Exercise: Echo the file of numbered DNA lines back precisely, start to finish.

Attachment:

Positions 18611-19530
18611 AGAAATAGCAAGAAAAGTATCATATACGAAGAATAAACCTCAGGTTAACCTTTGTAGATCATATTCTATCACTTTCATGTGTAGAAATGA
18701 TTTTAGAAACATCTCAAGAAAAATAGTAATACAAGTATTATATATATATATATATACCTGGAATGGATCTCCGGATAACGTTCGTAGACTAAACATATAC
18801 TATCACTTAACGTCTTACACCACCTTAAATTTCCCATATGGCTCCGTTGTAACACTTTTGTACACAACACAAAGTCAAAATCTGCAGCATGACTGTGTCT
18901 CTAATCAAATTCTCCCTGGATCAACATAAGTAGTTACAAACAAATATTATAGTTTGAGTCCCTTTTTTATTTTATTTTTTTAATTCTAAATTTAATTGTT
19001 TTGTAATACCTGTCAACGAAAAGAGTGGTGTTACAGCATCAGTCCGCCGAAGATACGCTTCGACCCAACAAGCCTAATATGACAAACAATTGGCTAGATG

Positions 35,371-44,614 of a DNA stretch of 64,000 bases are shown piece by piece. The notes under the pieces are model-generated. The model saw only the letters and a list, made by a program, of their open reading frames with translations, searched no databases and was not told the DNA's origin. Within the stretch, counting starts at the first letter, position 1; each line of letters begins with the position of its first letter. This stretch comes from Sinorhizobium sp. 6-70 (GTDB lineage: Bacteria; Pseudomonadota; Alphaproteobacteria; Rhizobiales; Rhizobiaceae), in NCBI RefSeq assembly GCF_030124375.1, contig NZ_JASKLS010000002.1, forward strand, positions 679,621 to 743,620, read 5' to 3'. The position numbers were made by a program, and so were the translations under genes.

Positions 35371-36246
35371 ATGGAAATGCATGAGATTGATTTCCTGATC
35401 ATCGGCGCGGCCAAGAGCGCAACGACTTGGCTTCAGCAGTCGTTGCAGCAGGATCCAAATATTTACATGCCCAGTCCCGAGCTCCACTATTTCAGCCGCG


Positions 18611-19530
18611 AGAAATAGCAAGAAAAGTATCATATACGAAGAATAAACCTCAGGTTAACCTTTGTAGATCATATTCTATCACTTTCATGTGTAGAAATGA
18701 TTTTAGAAACATCTCAAGAAAAATAGTAATACAAGTATTATATATATATATATATACCTGGAATGGATCTCCGGATAACGTTCGTAGACTAAACATATAC
18801 TATCACTTAACGTCTTACACCACCTTAAATTTCCCATATGGCTCCGTTGTAACACTTTTGTACACAACACAAAGTCAAAATCTGCAGCATGACTGTGTCT
18901 CTAATCAAATTCTCCCTGGATCAACATAAGTAGTTACAAACAAATATTATAGTTTGAGTCCCTTTTTTATTTTATTTTTTTAATTCTAAATTTAATTGTT
19001 TTGTAATACCTGTCAACGAAAAGAGTGGTGTTACAGCATCAGTCCGCCGAAGATACGCTTCGACCCAACAAGCCTAATATGACAAACAATTGGCTAGATG

Positions 35,371-44,614 of a DNA stretch of 64,000 bases are shown piece by piece. The notes under the pieces are model-generated. The model saw only the letters and a list, made by a program, of their open reading frames with translations, searched no databases and was not told the DNA's origin. Within the stretch, counting starts at the first letter, position 1; each line of letters begins with the position of its first letter. This stretch comes from Sinorhizobium sp. 6-70 (GTDB lineage: Bacteria; Pseudomonadota; Alphaproteobacteria; Rhizobiales; Rhizobiaceae), in NCBI RefSeq assembly GCF_030124375.1, contig NZ_JASKLS010000002.1, forward strand, positions 679,621 to 743,620, read 5' to 3'. The position numbers were made by a program, and so were the translations under genes.

Positions 35371-36246
35371 ATGGAAATGCATGAGATTGATTTCCTGATC
35401 ATCGGCGCGGCCAAGAGCGCAACGACTTGGCTTCAGCAGTCGTTGCAGCAGGATCCAAATATTTACATGCCCAGTCCCGAGCTCCACTATTTCAGCCGCG